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Re: Removing repeated words

by Thelonius (Priest)
on Sep 20, 2002 at 18:40 UTC ( #199571=note: print w/replies, xml ) Need Help??


in reply to Removing repeated words

Also note, it would be nice if there's a way to be just as fast, but less memory intensive, as the hash may end up holding as many as 4 million items, with keys of length 1 to 32.
There is a two-pass solution to this that uses very little memory. Parse the words from each line and output them to a pipe "|sort|uniq -d". Input the results of that pipe and you'll have a list of duplicate words to save in a hash.

The second time through your file you compare the words to that hash, something like:

if (!exists $dup{$_} || $dup{$_}++ == 0) { print it }
If you know that STDIN is seekable (i.e. a disk file, not pipe or socket or terminal), you can seek STDIN, 0, 0 to rewind. Otherwise you'll have to write a copy of the data somewhere for your second pass.

If what you are really after is a list of the unique words in a file and you don't care about the order or line breaks, you can just parse the words out to "|sort -u".

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Re^2: Removing repeated words
by Aristotle (Chancellor) on Sep 21, 2002 at 08:51 UTC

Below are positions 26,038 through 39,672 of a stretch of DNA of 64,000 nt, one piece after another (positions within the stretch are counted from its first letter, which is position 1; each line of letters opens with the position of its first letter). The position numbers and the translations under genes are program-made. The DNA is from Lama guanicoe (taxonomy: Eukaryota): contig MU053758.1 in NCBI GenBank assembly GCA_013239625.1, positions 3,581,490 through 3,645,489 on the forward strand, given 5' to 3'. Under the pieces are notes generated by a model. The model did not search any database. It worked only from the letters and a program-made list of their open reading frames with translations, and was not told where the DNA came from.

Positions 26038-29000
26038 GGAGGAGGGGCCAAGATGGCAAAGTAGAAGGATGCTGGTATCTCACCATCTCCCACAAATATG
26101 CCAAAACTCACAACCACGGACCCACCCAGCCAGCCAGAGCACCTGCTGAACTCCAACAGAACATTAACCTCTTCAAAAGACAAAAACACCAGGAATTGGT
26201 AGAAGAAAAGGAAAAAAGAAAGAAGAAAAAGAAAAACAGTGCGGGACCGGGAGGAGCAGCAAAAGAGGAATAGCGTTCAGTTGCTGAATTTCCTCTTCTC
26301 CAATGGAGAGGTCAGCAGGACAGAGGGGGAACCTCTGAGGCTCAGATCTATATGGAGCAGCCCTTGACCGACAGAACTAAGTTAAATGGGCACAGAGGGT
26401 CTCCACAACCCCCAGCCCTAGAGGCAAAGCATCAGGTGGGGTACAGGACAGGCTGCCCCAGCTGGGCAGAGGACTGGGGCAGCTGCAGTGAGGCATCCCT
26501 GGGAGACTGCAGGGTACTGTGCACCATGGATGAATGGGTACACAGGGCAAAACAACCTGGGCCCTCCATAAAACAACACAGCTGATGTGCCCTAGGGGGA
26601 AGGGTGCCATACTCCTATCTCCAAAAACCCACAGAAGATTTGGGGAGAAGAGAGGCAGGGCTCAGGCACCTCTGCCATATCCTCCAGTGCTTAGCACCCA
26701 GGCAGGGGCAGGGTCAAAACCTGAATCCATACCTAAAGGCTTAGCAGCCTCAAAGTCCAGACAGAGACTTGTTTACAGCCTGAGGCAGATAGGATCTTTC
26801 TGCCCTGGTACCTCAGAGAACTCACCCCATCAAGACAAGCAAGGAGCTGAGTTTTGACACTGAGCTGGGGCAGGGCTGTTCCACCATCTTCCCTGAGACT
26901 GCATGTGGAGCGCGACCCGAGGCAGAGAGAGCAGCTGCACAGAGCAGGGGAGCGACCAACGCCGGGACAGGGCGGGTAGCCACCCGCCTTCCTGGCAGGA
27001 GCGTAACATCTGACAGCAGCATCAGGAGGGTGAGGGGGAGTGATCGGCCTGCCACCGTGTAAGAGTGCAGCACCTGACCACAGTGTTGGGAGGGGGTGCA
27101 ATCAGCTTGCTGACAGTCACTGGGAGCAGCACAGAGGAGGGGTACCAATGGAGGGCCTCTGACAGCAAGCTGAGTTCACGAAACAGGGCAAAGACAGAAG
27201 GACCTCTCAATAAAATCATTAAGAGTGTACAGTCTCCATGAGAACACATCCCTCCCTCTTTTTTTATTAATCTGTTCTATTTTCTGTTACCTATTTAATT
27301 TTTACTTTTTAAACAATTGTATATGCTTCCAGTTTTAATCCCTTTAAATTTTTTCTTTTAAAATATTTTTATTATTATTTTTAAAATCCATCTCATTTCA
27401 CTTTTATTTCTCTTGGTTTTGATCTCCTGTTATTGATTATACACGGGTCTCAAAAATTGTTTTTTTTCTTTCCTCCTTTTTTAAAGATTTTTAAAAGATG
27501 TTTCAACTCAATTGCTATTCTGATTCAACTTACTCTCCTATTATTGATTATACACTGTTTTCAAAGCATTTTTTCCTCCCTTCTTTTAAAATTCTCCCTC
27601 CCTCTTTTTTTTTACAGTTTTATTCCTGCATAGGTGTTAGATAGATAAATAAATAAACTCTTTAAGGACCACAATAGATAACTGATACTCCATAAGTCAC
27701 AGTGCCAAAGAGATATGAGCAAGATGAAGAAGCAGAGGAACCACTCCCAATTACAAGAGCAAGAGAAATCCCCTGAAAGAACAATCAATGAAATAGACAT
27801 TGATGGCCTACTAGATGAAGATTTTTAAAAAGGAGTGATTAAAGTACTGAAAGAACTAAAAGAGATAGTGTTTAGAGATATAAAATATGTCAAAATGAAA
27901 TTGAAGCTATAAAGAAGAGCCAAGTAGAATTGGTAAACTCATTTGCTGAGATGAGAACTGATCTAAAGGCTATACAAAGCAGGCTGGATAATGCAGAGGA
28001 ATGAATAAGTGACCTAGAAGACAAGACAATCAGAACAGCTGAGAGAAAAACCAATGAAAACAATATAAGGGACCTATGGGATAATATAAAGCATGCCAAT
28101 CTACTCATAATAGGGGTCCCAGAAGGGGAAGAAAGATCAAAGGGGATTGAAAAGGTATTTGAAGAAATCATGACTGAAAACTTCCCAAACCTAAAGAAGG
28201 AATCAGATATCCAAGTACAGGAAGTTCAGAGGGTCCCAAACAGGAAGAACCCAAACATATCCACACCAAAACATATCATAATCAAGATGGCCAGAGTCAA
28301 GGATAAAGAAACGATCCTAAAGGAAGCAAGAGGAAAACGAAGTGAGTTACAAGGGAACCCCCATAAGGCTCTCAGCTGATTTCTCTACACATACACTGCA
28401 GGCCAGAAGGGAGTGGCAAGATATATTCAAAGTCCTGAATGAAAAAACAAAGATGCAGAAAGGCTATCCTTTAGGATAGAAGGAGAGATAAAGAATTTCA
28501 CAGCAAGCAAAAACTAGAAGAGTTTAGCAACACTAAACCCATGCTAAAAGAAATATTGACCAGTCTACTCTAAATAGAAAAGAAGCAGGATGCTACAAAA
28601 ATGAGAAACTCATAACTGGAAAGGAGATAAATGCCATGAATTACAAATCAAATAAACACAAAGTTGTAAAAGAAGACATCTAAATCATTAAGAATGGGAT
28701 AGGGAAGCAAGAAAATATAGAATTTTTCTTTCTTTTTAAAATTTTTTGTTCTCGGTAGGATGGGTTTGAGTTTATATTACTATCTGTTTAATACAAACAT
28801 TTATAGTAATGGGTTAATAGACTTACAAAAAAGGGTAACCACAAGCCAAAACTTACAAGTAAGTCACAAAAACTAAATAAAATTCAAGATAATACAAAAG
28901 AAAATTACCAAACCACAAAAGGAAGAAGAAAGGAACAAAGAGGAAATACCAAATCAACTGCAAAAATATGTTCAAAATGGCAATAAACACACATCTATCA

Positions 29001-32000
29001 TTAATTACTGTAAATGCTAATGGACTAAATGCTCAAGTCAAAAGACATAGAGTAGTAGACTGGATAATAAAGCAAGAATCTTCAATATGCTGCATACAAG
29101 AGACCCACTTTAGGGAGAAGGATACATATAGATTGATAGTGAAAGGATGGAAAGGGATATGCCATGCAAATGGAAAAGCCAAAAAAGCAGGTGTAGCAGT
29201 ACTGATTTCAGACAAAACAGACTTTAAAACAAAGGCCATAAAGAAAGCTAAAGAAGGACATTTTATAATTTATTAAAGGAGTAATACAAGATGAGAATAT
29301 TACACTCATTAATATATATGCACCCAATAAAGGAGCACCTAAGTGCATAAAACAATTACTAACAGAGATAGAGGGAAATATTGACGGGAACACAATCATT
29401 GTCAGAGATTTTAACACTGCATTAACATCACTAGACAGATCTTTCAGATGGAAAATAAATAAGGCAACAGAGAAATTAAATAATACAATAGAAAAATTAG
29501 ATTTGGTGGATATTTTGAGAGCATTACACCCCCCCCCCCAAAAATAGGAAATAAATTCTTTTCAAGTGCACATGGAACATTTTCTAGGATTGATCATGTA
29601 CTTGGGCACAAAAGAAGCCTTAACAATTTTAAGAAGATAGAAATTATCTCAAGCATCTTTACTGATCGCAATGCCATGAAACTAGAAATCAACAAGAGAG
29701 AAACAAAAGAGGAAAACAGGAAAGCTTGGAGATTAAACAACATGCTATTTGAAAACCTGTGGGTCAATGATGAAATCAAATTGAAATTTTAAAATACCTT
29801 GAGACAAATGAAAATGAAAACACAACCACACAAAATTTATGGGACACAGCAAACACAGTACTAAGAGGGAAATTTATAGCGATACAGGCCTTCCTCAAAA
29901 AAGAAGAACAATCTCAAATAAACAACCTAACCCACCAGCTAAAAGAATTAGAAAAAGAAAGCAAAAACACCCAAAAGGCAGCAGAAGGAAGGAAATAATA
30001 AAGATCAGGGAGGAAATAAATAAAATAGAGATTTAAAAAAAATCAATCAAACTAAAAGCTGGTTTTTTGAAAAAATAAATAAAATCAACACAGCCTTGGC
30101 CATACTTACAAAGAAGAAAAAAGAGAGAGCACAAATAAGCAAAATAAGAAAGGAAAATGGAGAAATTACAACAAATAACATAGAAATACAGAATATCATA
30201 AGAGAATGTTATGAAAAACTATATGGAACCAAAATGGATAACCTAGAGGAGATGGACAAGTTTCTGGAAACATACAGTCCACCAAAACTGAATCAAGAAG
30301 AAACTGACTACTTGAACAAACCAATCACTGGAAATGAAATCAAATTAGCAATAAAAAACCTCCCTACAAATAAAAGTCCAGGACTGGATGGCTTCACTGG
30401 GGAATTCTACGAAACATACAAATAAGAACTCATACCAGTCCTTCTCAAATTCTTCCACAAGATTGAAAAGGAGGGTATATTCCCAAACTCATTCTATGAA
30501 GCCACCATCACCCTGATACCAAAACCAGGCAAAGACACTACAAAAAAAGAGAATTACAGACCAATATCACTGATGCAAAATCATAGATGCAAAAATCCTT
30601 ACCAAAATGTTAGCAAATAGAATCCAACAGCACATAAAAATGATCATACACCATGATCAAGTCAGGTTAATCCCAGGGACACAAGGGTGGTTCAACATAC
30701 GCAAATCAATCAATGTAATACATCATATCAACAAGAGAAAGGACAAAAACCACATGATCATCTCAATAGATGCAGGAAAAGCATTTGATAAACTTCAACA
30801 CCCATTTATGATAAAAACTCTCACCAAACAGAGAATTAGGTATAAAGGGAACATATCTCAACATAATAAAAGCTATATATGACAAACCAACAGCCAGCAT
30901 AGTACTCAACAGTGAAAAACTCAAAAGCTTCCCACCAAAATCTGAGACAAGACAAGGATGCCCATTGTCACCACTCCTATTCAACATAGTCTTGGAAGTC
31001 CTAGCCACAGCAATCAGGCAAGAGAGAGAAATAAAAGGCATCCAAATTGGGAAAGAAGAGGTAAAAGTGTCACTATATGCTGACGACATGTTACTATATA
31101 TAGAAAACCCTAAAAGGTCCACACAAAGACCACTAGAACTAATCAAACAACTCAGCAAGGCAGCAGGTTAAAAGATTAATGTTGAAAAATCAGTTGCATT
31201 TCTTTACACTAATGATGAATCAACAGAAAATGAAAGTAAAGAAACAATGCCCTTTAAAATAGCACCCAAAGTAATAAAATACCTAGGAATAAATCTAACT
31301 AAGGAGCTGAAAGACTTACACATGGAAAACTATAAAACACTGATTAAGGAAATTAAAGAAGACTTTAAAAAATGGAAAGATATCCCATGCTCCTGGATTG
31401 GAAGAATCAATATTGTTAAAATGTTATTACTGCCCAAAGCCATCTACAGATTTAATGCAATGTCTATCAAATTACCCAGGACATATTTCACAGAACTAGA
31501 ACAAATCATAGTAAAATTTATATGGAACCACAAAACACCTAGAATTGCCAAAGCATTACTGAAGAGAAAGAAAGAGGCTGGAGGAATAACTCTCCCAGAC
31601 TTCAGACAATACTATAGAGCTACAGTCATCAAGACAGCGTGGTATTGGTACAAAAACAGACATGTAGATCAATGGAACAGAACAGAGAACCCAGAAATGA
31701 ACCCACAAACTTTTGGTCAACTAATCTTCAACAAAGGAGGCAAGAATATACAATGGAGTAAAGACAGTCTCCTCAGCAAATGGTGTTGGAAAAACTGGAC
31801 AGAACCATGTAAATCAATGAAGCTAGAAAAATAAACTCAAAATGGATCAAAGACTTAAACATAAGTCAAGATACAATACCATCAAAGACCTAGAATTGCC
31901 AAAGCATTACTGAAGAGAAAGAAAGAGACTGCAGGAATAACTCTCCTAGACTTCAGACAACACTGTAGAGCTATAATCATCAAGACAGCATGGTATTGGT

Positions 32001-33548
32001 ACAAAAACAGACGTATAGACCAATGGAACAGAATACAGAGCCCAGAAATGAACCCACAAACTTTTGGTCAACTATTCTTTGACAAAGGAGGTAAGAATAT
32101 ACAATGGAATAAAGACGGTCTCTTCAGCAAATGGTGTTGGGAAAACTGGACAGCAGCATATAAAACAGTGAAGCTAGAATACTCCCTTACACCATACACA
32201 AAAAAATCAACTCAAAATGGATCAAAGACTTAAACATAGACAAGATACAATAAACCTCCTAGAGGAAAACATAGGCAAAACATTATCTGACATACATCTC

That won't fly.

    For one, sort reads its entire input before outputting a single character, so the sort process will grow not only comparably to the hash inside the perl process, it will infact grow larger than the entire input file. It does considerably more work too - the single-pass approach doesn't need to sort the data since it uses a hash to keep words unique.

    Secondly, the hash you're creating in the second pass is exactly as large as the hash would be at the end of the single-pass script - they both contain all unique words in the file. But you create that hash before you start processing, so your second pass will start out with as much memory consumed as the single-pass scripts reach only by the end of their processing.

    Makeshifts last the longest.

      Well, I doubt anybody will read this since it's so late, but I was, like, busy, ya know?
      For one, sort reads its entire input before outputting a single character, so the sort process will grow not only comparably to the hash inside the perl process, it will infact grow larger than the entire input file. It does considerably more work too - the single-pass approach doesn't need to sort the data since it uses a hash to keep words unique
      Notice that I was proposing an external sort, so your first objection is not correct. The external sort does not use much memory at all, only disk space. It will be slower unless the hash runs out of memory, in which case it would be much faster.
      Secondly, the hash you're creating in the second pass is exactly as large as the hash would be at the end of the single-pass script - they both contain all unique words in the file.
      No, read again; my hash contains only a list of the duplicated words. The words that are truly unique will hever be in the hash at all. Of course, it's possible that all the words are duplicated at least once, in which case you are right.

      Also, I suspect that he really wants a list of all the unique words. If he doesn't care about the order, the "sort -u" may well be faster.

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